Yesterday's decision by the Housing Development Corporation (HDC), the state provider of subsidised housing, to clear productive agricultural lands at two locations may strike many as being a case of the left hand of the administration not knowing what the right hand was doing. The HDC, which is an arm of the Ministry of Planning, Housing and the Environment, undertook to clear lands at Mausica Road in D'Abadie and in Egypt Village in Chaguanas for the purpose of constructing houses. The fact that the HDC chose Easter Monday to undertake what is a clear part of its mandate must have come as a surprise to the Minister of Food Production, Vasant Bharath, who, within the last fortnight, indicated that farmers on State-owned agricultural land who had applied for leases would be allowed to continue cultivating those lands. "Farmers who have applied for leases and, through no fault of their own, have not as yet received their legal documents are encouraged to continue engaging in productive agriculture."
This seems like an eminently sensible policy position for a government that is sensitive to the need for greater food security to take-especially in light of the large amount of money that this country spends importing food. The need to increase the country's food production at a time when the price of food escalates at an annual rate of over 25 per cent is obvious. But what is also obvious is that the Government must respond to the tens of thousands of people in desperate need of low-cost, state-subsidised housing. This need has been driven in the post-Independence period by the sociological change in the structure of families in this country whereby the extended family, with several generations living under one roof, has been replaced by the nuclear family in which children move out of the parents' house. There have been more recent permutations of the nuclear family in the single-headed household and the "barrel" experience in which the mother leaves the children with the grandparent or a relative and seeks her fortune in "greener" pastures.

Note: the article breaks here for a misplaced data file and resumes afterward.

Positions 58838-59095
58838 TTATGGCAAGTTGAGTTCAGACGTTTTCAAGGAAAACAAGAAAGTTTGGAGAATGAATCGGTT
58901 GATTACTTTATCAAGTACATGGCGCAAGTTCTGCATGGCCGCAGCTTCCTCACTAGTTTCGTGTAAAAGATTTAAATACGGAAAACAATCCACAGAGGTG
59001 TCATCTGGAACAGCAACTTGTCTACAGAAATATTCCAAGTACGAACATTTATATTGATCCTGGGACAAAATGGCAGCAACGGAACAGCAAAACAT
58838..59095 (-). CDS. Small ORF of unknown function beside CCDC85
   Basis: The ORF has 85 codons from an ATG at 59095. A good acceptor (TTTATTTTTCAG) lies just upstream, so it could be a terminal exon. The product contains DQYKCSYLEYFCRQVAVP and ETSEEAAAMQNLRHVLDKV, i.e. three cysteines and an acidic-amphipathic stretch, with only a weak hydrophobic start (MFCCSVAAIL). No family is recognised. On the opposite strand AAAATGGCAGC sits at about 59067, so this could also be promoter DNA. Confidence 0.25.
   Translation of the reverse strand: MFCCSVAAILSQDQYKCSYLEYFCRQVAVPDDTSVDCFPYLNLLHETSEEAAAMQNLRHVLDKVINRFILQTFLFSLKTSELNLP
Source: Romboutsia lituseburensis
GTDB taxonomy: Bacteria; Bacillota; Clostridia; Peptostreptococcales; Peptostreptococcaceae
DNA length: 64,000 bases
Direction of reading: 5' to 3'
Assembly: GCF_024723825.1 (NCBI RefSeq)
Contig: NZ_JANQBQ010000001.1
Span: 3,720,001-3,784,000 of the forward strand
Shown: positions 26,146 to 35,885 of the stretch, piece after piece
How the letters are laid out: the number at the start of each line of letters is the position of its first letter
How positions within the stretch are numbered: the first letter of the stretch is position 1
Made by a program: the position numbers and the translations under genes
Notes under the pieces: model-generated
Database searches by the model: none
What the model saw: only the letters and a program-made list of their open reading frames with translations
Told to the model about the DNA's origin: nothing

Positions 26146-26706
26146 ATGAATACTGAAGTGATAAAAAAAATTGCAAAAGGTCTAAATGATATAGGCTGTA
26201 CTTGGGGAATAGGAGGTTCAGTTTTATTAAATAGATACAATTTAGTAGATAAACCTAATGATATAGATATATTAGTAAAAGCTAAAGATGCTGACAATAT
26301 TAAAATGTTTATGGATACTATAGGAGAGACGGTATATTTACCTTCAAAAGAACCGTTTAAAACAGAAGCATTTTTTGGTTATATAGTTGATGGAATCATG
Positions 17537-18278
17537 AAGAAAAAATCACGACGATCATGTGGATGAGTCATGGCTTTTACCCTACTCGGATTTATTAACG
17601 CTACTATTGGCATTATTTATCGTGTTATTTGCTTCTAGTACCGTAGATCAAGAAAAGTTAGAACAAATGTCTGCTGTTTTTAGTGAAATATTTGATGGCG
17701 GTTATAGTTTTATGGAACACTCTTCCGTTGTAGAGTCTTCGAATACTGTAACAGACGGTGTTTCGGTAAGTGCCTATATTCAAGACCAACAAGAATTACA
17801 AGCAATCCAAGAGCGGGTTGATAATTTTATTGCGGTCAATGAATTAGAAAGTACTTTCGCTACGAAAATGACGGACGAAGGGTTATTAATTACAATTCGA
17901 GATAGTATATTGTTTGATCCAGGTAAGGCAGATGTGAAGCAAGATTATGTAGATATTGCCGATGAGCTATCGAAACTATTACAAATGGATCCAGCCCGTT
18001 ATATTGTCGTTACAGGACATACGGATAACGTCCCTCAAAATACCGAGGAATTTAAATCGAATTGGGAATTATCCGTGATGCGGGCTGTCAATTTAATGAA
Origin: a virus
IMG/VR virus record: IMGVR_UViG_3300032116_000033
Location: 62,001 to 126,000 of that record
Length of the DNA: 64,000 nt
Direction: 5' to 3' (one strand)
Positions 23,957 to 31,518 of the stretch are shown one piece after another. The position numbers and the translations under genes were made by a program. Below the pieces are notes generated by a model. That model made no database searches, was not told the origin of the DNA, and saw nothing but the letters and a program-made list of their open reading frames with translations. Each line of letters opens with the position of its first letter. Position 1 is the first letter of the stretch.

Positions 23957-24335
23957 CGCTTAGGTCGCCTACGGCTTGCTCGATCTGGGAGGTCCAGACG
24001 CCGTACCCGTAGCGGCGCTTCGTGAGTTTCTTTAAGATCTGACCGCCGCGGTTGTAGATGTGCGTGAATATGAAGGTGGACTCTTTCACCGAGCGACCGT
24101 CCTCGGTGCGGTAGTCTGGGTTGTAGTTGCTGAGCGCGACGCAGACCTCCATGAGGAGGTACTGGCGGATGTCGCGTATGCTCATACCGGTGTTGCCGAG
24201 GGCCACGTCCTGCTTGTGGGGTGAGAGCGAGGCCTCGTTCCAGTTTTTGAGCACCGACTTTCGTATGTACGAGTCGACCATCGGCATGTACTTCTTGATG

How does the Government go about balancing the imperative of increasing the country's food production with the imperative of providing more shelter options to the thousands of people who need houses with running water, electricity and a sewerage system? In a perfect world, the Government would be able to provide its citizens with both land for increased food production and the space needed to meet the expanded demand for housing solutions. Unfortunately, we don't live in a perfect world and given T&T's limited land size, the choice will eventually come down to either land for housing or land for food. It would be a tragic mistake if yesterday's bulldozing of productive agricultural lands in Mausica and in Egypt Village were to be an indication that the Government is choosing land for housing over land for food. What the Government needs to do is put a halt to all destruction of agricultural crops while it goes about the difficult process of determining which parts of State's holdings of land throughout this twin-island nation should be dedicated to housing and which to food.
This process of determining the land that is going to be dedicated to agriculture or housing should be based on a clear and scientific assessment of, among other things, the soils, the access to water and the proximity to markets. In other words, the lands that are best suited to agriculture should be dedicated to agriculture. It goes without saying that this process of planning should take the other aspects of the country's future development into consideration and that the planning process should encompass light manufacturing and heavy manufacturing and exclusion areas in which no productive activities would be allowed. And this process of national planning must involve widespread consultation with all of the stakeholders who may be advantaged or disadvantaged by this planning process.